Everyone predicts Supreme Court nominee Brett Kavanaugh will face tough questions, especially about Roe v. Wade, when he eventually undergoes his confirmation hearing before the Senate Judiciary Committee.
But two Democratic senators — Dick Durbin (Ill.) and Patrick Leahy (Vt.) — were there for Kavanaugh's last hearing. And they think Kavanaugh may have fudged a few answers.
In 2006, Kavanaugh faced the Senate committee after receiving a lifetime nomination to the D.C. Court of Appeals, The Atlantic reports. Kavanaugh had previously worked for former President George W. Bush, so Durbin and Leahy asked about his involvement in administration decisions during the war on terror. That included how detained terror subjects were treated in the early 2000s.
Kavanaugh denied knowing anything about the torture of detainees at the time, and he was confirmed. But two stories from The Washington Post and NPR soon reported that Kavanaugh discussed torture with White House lawyers in 2002, telling them that Justice Anthony Kennedy — whose impending retirement has spurred Kavanaugh's nomination to the bench — wouldn't support indefinite detention of U.S. citizens, per The Atlantic.
Durbin told NPR that the revelation made him feel "perilously close to being lied to." He wrote Kavanaugh to ask for clarification, and tweeted the same letter the day after Kavanaugh's SCOTUS nomination. Apparently, Kavanaugh never responded. Leahy wrote to the U.S. attorney general, but was denied a criminal investigation, The Atlantic says. He "still has questions about how truthful" Kavanaugh was last time around, per his statement after Kavanaugh's July 9 nomination.
Now, Kavanaugh is set to appear once again before the Senate, and Durbin and Leahy are still on the committee. And judging by Durbin's and Leahy's tweets, they haven't gotten over that one question. Read more at The Atlantic. Kathryn Krawczyk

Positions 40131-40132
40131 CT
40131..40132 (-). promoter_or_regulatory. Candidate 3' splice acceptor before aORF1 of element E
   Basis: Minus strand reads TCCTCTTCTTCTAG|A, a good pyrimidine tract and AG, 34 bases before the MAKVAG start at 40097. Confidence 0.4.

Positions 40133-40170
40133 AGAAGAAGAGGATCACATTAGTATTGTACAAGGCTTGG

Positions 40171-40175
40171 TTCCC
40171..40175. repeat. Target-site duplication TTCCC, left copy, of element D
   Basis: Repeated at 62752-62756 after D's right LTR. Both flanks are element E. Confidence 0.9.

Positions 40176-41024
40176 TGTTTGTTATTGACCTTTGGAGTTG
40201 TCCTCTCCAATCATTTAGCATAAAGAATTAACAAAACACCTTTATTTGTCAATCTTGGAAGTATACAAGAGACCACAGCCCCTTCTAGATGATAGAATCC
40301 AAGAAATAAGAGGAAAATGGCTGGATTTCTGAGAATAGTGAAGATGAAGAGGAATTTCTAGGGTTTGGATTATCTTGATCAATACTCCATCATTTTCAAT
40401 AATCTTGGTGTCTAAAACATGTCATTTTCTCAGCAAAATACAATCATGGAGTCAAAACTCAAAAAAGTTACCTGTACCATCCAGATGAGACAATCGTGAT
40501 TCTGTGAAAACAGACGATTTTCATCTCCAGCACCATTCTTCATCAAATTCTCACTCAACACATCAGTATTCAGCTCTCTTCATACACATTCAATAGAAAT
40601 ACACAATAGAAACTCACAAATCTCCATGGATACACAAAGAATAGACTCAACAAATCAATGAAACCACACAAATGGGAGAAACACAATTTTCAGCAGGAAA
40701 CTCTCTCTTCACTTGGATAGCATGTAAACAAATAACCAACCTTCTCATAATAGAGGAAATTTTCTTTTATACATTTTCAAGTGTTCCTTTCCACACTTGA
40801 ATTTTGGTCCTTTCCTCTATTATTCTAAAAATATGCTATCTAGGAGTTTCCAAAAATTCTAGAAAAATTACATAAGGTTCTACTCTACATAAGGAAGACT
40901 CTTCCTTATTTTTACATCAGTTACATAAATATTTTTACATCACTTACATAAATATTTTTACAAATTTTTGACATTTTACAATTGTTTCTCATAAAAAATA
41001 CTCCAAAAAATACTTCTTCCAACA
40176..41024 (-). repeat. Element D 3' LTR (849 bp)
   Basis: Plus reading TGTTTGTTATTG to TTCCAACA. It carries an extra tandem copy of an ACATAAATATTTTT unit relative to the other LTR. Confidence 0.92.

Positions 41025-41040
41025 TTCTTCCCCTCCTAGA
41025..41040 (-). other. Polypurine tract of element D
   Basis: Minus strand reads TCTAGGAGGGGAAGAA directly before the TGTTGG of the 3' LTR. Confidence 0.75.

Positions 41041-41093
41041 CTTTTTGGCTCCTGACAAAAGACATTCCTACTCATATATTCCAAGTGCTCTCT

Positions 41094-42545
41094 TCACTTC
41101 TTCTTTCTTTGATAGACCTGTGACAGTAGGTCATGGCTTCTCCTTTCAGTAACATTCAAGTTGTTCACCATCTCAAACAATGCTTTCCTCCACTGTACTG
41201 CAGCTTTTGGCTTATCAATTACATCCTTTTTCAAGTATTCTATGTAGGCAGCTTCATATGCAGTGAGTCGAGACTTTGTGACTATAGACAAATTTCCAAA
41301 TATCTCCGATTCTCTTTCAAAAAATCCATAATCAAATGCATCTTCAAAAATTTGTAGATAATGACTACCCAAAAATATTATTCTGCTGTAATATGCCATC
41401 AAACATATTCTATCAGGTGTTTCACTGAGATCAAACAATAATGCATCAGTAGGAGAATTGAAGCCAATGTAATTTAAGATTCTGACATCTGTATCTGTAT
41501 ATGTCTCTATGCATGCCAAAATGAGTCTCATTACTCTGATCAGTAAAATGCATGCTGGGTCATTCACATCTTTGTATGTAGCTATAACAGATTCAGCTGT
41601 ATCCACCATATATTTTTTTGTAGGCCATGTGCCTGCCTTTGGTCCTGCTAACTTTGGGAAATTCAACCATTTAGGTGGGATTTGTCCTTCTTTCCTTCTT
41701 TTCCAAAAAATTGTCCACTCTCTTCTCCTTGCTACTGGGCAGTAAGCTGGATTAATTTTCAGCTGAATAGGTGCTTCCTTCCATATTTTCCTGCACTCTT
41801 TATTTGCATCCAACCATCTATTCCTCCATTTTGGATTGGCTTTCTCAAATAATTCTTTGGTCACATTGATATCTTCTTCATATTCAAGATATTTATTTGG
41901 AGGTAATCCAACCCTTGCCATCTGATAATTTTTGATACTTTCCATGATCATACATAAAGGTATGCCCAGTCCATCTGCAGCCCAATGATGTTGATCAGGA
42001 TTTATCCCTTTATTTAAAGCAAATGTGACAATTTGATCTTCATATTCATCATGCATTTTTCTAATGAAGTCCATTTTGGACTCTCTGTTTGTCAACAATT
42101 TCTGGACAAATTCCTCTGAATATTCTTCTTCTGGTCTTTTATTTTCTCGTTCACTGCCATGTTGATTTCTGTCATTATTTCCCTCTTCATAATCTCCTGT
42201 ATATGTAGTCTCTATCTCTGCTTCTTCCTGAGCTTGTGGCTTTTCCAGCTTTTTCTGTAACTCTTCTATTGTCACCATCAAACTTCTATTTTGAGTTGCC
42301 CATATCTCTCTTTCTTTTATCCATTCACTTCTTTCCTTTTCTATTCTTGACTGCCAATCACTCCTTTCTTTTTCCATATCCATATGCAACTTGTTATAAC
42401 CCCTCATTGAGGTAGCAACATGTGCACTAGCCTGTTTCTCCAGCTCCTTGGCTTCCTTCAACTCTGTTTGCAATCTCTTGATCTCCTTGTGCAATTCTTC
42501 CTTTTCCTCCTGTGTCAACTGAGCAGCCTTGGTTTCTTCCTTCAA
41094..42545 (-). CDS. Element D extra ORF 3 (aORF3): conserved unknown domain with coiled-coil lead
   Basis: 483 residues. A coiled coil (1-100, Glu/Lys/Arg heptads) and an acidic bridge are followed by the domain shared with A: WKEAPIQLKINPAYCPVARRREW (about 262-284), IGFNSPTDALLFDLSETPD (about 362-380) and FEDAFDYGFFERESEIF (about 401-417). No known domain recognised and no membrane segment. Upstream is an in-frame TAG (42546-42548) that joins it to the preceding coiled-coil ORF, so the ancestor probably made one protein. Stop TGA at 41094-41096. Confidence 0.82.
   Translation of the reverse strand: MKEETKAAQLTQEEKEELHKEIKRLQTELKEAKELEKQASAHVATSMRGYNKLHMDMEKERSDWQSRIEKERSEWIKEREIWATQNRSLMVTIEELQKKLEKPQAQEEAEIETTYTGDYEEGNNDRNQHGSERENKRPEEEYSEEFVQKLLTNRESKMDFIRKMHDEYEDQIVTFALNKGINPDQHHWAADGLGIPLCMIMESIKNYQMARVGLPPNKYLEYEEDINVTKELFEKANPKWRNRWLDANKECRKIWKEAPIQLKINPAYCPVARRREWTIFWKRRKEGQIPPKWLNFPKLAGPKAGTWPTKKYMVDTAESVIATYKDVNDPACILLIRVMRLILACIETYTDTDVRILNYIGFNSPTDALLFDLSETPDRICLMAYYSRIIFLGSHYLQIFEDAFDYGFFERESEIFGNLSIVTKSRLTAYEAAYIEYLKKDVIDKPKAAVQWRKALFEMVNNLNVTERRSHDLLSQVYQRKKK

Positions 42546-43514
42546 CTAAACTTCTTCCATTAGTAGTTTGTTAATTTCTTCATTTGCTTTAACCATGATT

The FBI is asking for the public's help in piecing together where the shooters behind last month's massacre in San Bernardino were that day from 12:59 to 1:17 p.m.
Using surveillance and traffic cameras, authorities have been able to determine the whereabouts of Syed Farook and his wife, Tashfeen Malik, for most of Dec. 2, 2015. David Bowdich, assistant director in charge of the FBI's Los Angeles office, said Tuesday questions remain as to where they were for 18 minutes after the mass shooting at the Inland Regional Center, which killed 14 people. Bowdich said the FBI wants to know if they stopped at any businesses, contacted anyone, or dropped anything off during that time, the Los Angeles Times reports.
Before they were killed in a shootout with police, Bowdich said the couple stopped at a parking lot near the Inland Regional Center and visited an area near San Bernardino's Seccombe Lake. There was also "a lot of zig-zagging around, going back and forth on the highway," Bowdich said. "There is no rhyme or reason to it that we can find yet." Farook and Malik appear to have planned the attack for several months, putting together an arsenal of weapons, ammunition, and explosives, and the FBI has found no evidence the shooting was planned overseas. "This seems to be an inspired terrorist act," Bowdich said. Catherine Garcia